Day 9:December 2010
When faced with the decision of what instrument I was going to play in 5th grade, my mom talked me out of the trumpet and into the cello. I believe she did this because of her love of the movie Truly, Madly, Deeply. A 90s dark romantic comedy in which Alan Rickman, a recently deceased cellist, haunts his widow as she grieves his death.
Starting in 6th grade, I began a rather snarky relationship with my orchestra teacher. A man that could easily be a Bob’s Burgers character, and was ultimately just doing his best, but rubbed me the wrong way for whatever reason.
There were three students in the orchestra that were decent cellists. There was Elliot who was naturally gifted and practiced, there was Anna Sophia, who was naturally gifted and practiced, and there was me, who took lessons and didn’t practice that much but was invested…like…80%? Probably less.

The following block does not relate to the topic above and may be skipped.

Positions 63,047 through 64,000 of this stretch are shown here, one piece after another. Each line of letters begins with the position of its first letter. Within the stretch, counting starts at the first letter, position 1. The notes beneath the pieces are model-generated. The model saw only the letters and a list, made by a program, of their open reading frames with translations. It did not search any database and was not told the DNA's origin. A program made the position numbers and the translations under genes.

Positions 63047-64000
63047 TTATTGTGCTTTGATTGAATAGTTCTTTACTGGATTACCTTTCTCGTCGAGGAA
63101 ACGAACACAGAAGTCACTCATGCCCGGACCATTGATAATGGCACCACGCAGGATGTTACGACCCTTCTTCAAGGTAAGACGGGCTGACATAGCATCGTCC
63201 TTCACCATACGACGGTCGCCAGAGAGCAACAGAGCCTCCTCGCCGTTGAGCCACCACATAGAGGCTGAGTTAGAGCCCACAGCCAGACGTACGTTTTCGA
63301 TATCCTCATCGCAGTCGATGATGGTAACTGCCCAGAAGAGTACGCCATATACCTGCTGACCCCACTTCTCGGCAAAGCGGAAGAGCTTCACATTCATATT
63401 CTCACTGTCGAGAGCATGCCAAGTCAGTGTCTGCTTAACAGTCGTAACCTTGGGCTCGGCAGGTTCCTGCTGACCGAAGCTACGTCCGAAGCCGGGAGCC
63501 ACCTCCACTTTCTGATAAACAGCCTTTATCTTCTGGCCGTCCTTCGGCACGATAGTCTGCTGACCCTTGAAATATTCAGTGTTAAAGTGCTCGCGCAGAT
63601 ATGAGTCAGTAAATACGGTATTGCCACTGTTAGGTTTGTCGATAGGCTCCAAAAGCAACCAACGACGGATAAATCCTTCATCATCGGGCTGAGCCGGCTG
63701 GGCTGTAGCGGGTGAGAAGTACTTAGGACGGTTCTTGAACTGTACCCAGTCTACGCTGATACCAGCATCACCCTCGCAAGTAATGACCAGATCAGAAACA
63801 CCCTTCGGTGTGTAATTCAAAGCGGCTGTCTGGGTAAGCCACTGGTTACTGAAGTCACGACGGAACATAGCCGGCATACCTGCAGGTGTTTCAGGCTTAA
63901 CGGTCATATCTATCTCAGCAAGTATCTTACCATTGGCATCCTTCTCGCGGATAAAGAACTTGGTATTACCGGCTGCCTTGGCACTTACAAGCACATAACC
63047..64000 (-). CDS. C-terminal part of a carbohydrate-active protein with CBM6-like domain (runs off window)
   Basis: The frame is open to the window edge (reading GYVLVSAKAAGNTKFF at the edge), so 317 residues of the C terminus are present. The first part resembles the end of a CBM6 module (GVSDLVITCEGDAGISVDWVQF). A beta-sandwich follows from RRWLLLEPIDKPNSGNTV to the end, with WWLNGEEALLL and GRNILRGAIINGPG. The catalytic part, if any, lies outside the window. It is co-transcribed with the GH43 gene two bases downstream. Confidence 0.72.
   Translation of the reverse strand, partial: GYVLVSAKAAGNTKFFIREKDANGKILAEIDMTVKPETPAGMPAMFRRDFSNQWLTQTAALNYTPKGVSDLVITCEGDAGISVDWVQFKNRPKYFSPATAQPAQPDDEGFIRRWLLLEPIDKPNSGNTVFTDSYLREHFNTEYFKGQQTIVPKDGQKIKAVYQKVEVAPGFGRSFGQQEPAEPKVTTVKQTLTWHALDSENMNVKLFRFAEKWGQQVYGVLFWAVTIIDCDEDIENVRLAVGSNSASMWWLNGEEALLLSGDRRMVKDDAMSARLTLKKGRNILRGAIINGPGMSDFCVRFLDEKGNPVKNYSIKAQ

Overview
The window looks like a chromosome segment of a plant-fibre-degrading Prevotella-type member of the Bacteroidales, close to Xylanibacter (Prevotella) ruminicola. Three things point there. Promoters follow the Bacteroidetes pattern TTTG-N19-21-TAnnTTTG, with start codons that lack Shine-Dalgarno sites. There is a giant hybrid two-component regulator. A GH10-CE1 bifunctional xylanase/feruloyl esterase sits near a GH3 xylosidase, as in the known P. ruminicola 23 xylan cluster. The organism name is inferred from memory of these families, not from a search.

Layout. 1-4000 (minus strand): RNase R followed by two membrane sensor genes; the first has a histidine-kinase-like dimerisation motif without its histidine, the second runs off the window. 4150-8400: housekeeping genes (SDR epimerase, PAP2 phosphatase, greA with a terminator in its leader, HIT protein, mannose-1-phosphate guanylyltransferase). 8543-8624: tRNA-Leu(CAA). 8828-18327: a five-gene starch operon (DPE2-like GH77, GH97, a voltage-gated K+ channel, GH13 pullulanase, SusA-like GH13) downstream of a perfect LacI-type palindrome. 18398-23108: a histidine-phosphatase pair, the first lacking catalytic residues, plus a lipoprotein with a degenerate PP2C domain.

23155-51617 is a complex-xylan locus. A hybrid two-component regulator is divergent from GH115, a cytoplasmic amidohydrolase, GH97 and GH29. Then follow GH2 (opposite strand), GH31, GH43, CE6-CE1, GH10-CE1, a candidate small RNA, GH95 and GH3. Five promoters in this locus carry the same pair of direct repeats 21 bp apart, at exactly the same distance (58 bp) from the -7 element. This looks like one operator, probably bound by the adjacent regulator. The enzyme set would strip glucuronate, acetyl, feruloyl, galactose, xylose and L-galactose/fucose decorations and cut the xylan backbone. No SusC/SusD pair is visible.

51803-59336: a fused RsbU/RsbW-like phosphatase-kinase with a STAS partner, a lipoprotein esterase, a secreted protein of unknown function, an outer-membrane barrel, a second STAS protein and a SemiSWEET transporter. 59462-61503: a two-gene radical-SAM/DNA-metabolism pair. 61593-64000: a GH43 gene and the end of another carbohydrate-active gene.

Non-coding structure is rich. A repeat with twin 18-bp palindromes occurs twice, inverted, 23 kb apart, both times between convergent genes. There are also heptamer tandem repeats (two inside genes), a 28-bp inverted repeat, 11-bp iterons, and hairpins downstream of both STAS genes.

I was the student that would whisper things under my breath to my classmates to make them laugh. It often interrupted practice, and when Mr. Stotts didn't find it funny himself, he would throw dirty looks in my direction without addressing my misbehavior head on.
It was fine until 8th grade when it came to a head and Mr. Stotts retaliated by calling me Blondie in front of the entire class. This was not a nick name that was related to Debbie Harry. I was loud and proud and being a "dumb blonde to impress people". In an attempt to belittle me and halt my antics he just pissed me off.
So the rest of the year was dedicated to inching my way around the rules that he set: by practicing in the hallway instead of in the orchestra room, by asking why we had to play certain pieces when he passed them out, and finally by not giving him the Christmas biscotti I baked for my teachers every year before the holidays.
I think my parents were recognizing a bratty shift. I wasn’t at my best, but I was pushing against a system, indicative of the types of things I would become passionate about later. The refusal to give him biscotti was my message to The Man.